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How Last Week’s High-profile Resignation Will Impact the AIIB

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How Last Week’s High-profile Resignation Will Impact the AIIB

Despite the bad press that it generated, Canadian Bob Pickard’s resignation from the Beijing-based development bank is unlikely to have a lasting impact.

How Last Week’s High-profile Resignation Will Impact the AIIB

The headquarters of the Asian Infrastructure Investment Bank in Beijing, China.

Credit: Depositphotos

Bob Pickard, the Asian Infrastructure Investment Bank (AIIB)’s former global communications chief resigned last week, tweeting: “I have tendered my resignation as the global comms chief of @AIIB_Official. As a patriotic Canadian, this was my only course. The Bank is dominated by Communist Party members and also has one of the most toxic cultures imaginable. I don’t believe that my country’s interests are served by its AIIB membership.”

Such public, and vitriolic, criticisms of multilateral development banks (MDBs) by former employees are rare, and the accusations come at a time of heightening geopolitical tensions between China and much of the West.

Consequently, Pickard’s announcement has generated a good deal of media interest, with observers pondering over the substance of the claims and what their implications may be.

MDBs have always been woven into the geopolitics of development, serving the interests of their key shareholders and vote holders alongside their borrowers. The AIIB is not unique in this regard. However, the AIIB is distinct from other MDBs concerning China’s enormous vote-holding power (26.58 percent), which affords it veto power over the bank’s operations.

China established the bank in 2016 and it is headquartered in Beijing. This tells us that Chinese Communist Party (CCP) influence is expected to some extent, just as Japan’s influence over the Asian Development Bank and U.S. influence within the World Bank has long been noted. What matters is the form that this influence takes, how it is imposed, and whether it is in excess or breach of the bank’s policy, or the normative expectations of other shareholders.

These details are not provided in Pickard’s tweets and have not been made public. Likely, they never will be, but if there is substance to his claims of CCP domination, this information may be circulated through Canada’s diplomatic channels. Canadian Finance Minister Chrystia Freeland has already announced a halt to Canadian involvement with the AIIB.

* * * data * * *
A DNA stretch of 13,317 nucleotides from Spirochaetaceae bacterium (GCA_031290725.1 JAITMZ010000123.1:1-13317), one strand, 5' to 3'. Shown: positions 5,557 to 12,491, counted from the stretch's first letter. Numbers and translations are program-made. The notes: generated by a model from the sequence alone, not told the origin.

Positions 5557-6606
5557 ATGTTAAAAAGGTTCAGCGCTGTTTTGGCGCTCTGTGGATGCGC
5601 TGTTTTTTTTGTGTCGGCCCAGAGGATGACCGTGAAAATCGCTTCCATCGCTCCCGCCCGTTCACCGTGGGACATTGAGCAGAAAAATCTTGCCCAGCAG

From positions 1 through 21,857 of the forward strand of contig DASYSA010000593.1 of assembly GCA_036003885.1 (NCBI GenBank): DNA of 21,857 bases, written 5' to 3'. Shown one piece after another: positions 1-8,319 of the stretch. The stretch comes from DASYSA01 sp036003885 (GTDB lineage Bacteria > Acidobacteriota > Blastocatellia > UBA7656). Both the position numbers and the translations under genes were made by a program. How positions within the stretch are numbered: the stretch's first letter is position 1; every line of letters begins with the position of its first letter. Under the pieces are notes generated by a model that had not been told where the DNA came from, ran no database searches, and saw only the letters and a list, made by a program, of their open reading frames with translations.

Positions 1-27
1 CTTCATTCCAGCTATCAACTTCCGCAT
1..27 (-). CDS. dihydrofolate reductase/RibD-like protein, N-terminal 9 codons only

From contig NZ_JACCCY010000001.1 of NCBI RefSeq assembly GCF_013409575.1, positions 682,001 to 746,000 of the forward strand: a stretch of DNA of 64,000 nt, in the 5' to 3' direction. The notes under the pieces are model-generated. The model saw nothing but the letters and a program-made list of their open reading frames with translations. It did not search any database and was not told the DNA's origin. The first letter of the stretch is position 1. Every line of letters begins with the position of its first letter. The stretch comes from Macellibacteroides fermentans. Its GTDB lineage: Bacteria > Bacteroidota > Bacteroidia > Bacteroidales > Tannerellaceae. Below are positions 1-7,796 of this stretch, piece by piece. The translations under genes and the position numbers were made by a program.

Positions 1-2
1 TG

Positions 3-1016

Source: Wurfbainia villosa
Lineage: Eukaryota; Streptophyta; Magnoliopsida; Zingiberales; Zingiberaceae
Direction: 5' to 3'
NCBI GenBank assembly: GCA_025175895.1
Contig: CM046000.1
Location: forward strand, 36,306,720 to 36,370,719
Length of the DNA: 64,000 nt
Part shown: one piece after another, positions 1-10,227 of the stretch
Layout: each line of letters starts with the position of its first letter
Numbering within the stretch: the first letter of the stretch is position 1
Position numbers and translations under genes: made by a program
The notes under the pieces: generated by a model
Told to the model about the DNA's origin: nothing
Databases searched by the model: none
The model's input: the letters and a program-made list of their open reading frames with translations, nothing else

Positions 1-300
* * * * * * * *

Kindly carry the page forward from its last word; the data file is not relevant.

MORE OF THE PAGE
From the outside, it bears noting that the AIIB’s leadership team is quite diverse. To provide just a few examples, it includes the former chief secretary to the Treasury of the United Kingdom, a former staffer of the Eurasian Development Bank, a former governor of the Reserve Bank of India, and a former deputy secretary-general of the Organization for Economic Cooperation and Development (OECD).

It is also important to emphasize that criticisms of the AIIB by Western powers (particularly by the U.S.) have been managed by the Bank’s leadership since its inception. So far, the AIIB’s public response to Pickard’s tweets and resignation has been cordial.

With respect to how this accusation will affect the AIIB moving forward, Canada’s percentage of votes within the AIIB is just 0.84 percent. This is not insignificant, but it is in no way a leading donor. Kazakhstan holds a similar vote, with an 0.83 percent voting share, while Turkey holds 2.42 percent, Indonesia 3.16 percent, and India 7.60 percent. Collectively, 72.89 percent of votes are held by countries from within the Asian region, including China’s 26.58 percent vote share, while European countries collectively hold just over 20 percent of the votes.

A domino of disengagements by Western powers would therefore be consequential for AIIB finances and its international legitimacy, but would unlikely be catastrophic. Many AIIB member-states have strong economic and political ties to China – stronger, certainly, than with Canada – as well as debt repayment obligations to Beijing. With so many countries across the Global South accepting large bilateral flows of development financing directly from China, it is hard to see why they would be dissuaded by alleged Chinese political influence within the AIIB.

All this considered, the impact of Pickard’s resignation on China and Xi’s efforts to play a leadership role in multilateral development may prove to be minimal. Certainly, it will have a less significant impact on China’s efforts to use the AIIB as a vehicle for increasing South-South cooperation than it will have on the AIIBs role as a locus for North-South or South-North cooperation.

In the wake of the COVID-19 pandemic, countries across the Global South are experiencing much financial hardship. UNESCAP’s latest projections for Asia and the Pacific are that the U.N.’s sustainable development goals will not be realized until 2065 – 35 years after their 2030 target. This means the appetite for development financing is enormous, and in spite of current challenges with global debt, the AIIB is unlikely to have trouble finding clients willing to take on its loans.

That said, Pickard’s criticisms have quickly become a global media talk point. What will become of all this, if anything, depends on many still-unknown variables.